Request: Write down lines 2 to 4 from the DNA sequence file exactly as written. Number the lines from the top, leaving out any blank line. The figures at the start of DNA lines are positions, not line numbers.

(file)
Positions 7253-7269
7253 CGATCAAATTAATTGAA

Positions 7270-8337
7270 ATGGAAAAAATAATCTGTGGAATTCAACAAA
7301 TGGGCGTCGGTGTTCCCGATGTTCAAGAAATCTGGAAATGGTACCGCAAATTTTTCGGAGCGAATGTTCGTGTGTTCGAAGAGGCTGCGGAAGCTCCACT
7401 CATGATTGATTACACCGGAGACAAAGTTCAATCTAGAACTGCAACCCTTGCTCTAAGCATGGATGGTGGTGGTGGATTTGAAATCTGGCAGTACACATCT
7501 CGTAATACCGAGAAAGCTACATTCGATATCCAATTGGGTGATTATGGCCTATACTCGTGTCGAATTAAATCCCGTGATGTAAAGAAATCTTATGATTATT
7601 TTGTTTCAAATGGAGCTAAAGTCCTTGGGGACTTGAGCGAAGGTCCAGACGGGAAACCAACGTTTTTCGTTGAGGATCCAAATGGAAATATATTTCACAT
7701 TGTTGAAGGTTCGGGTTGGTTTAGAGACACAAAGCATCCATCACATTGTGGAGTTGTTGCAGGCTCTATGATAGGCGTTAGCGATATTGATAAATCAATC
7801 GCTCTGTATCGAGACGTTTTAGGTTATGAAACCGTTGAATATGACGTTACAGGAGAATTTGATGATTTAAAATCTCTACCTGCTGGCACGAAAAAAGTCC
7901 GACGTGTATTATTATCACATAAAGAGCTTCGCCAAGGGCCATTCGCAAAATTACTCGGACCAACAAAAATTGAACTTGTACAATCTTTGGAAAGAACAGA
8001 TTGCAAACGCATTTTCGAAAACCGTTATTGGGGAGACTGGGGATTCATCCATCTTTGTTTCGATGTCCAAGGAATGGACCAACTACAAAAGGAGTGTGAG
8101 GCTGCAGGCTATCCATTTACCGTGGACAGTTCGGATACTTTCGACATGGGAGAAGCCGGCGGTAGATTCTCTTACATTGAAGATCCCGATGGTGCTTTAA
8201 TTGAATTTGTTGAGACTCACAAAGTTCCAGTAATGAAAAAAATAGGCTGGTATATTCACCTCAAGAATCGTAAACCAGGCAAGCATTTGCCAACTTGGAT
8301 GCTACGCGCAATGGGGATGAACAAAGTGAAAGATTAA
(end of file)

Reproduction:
7253 CGATCAAATTAATTGAA

Positions 7270-8337
7270 ATGGAAAAAATAATCTGTGGAATTCAACAAA